Influencer marketing and the rise of fake followers

Grace Sweeney


In recent years, we’ve seen influencers go from web-based fashion bloggers writing a ton of content to social media stars with inexplicable power.

This wave of influencers are known for making serious cash through their #sponcon efforts—and range from people famous for having followers to big names like Selena Gomez and the whole lot of the Kardashian-Jenner clan.

According to a report from MediaKix, influencers typically make $1,000 per post per 100k followers.

As such, there are plenty of wannabes trying to get some of that easy money.

The problem with fake followers

Is buying followers that big of a deal?

We stumbled upon this Digiday piece from back in June, where they interview a former influencer. In it, the anonymous influencer details their experience with Instagram, stating that it started to feel “problematic” a couple of years ago.

At that point, Instagram influencers had yet to hit this critical mass, and people started getting 200k followers overnight.

In that case, these big swings are noticeable to users and can cause real followers to lose trust in your brand.

Popular influencer, Natalie Off Duty came under fire for wide fluctuations in follower counts, joining and leaving in these huge batches.

Obviously, she’s doing fine, but some fans felt they had been deceived.

Do fake followers actually hurt anyone?

High follower counts are critical for influencers, and those aspiring to social media fame need to look the part to attract real followers.

Because high follower counts are the most obvious marker of social influence, accounts with fake followers often get promoted—retweeted again and again. Which raises the question, what do we even like? People just assume something is good because the numbers say so.

That said, if you’re going to buy followers, for whatever reason, don’t go too big. 100 followers here and there might not be such a big deal—but Instagram is on the lookout for fakes.

So, if you only have 1,000 followers, don’t buy in bulk so you have 10,000 tomorrow.

On the flip side, the fake accounts don’t just hurt brands and their reputation. They hurt real people, too. The New York Times covered the dark side of social media bots, which documented instances of stolen identities.

What was troubling was that one of the people the Times interviewed was a high school girl, who found her identity was being used to retweet content promoting cryptocurrency and hardcore porn.

The motivation behind buying followers

First of all, buying followers is super cheap and pretty darn easy. So, it makes sense that a person or brand seeking a little more credibility might look for a little padding—you know, just until they make it for real.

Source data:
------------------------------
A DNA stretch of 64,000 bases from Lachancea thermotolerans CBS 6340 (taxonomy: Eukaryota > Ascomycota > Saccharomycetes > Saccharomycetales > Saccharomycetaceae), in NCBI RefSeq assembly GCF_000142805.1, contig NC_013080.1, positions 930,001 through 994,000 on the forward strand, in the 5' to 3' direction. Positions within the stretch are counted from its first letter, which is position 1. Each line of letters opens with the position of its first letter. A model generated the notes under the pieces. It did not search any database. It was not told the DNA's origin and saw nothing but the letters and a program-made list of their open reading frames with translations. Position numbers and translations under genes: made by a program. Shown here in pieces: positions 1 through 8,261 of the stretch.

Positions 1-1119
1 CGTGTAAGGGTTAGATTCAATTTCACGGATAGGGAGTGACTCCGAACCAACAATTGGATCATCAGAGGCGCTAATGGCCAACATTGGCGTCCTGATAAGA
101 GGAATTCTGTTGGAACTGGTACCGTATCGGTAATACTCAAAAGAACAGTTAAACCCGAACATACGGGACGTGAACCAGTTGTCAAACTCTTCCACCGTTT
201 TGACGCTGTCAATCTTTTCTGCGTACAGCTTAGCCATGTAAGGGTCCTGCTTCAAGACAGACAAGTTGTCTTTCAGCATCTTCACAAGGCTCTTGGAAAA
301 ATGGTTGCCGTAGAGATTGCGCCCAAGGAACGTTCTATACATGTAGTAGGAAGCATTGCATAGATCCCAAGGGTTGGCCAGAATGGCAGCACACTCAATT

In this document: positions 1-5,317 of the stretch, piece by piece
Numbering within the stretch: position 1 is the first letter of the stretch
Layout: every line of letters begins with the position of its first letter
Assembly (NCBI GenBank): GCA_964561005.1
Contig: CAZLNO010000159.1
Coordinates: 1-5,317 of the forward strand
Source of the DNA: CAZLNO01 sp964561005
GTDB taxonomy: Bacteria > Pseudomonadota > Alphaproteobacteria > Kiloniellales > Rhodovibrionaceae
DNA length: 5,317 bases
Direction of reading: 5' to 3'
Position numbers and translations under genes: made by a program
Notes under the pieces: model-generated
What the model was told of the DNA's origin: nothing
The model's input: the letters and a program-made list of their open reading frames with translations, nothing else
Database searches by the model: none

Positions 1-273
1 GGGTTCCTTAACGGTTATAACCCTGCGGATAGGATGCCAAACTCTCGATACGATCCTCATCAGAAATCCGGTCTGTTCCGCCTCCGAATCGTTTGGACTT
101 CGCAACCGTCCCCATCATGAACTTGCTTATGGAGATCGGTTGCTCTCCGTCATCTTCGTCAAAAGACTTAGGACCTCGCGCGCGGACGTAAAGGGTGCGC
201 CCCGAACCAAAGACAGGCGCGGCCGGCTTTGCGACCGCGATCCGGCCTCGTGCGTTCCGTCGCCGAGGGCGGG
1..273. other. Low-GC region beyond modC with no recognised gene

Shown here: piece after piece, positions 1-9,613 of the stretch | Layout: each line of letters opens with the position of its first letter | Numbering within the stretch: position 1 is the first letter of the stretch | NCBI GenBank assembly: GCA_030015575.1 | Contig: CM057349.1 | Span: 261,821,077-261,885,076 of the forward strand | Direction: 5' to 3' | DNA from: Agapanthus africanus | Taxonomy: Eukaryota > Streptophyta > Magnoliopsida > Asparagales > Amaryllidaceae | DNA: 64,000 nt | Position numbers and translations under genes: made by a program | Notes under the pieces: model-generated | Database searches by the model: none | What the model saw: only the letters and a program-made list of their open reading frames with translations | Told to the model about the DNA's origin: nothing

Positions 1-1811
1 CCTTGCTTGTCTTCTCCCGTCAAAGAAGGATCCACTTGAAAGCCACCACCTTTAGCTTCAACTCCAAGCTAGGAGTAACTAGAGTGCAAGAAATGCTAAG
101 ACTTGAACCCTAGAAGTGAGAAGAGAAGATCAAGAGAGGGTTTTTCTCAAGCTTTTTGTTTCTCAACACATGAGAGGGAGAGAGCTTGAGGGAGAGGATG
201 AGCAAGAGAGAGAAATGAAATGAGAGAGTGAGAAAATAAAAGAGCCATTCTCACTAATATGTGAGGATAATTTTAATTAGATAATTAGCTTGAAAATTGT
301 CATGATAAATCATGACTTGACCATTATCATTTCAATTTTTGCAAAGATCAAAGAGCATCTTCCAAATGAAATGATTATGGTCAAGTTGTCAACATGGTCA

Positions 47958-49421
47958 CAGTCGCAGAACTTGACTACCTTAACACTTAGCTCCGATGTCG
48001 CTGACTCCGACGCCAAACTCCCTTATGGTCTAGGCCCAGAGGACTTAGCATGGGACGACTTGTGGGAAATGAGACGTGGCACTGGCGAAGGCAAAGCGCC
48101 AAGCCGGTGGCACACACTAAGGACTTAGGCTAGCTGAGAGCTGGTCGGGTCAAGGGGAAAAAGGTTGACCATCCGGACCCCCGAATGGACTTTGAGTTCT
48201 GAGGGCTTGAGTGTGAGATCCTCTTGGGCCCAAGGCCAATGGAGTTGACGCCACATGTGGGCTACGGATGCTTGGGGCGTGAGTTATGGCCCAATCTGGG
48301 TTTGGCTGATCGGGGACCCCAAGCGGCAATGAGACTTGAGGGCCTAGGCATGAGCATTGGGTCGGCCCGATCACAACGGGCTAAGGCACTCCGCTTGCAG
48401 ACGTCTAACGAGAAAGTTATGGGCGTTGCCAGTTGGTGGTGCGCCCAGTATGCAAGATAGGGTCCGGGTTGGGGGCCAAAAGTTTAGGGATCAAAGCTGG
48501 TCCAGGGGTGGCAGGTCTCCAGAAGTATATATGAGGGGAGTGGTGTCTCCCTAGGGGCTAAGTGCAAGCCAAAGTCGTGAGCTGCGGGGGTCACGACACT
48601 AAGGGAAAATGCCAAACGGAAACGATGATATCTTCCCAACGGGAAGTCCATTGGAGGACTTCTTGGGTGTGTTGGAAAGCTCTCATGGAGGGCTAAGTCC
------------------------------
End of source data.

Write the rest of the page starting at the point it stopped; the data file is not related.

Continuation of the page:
Here’s what comes up when you search “buy Instagram followers.”

Fake Instagram Followers for Sale

That same MediaKix article chronicles the company’s undercover look at influencer marketing.

The experiment involved creating a fake account, Wanderingggirl, a travel influencer with an army of purchased followers.

Mediakix Fake Insta

Then, they used the account to reach out to several top U.S. restaurants and hotels—asking for free accommodations or meals in exchange for a post.

“Amanda Smith” was offered free accommodations, discounts, and food and beverage credits. Which highlights the fact that brands really need to do some research before they make a deal.

Where some users might be tempted to buy followers to jump start their foray into sponsored posts and the swag that comes with it, others aim for a more credible online appearance. This LinkedIn post recounts a social media expert’s motivation behind buying followers.

Fake followers harm business

Unfortunately, fake followers are bad news for companies who want to engage their actual audience.

Most brands aren’t buying fake followers themselves. The problem comes when brands try to break into influencer marketing and don’t do their due diligence.

Now, it’s not just marketing rubes being taken advantage of. Ad Age ran a study that found that the Ritz-Carlton had a whopping 78% fake follower count. Aquaphor, came in second, with 52% fake followers.

Fake followers stand to harm the little guy more than massive corporations, too. For massive brands, bots get hidden among the real followers; for small companies, they can spell disaster.

Bots might say the wrong thing or promote some weird, irrelevant content.

Cheaters may not prosper

As the social media scene evolves, more and more people aim to get in on this internet gold rush by taking shortcuts. Brands are becoming increasingly savvy about working with influencers to avoid fraud.

We get it, there’s a certain appeal in gaming the system—and you might land a few deals or a sweet guest posting opportunity.

But getting caught can land you in some hot water—or worse, banned from your platform of choice.

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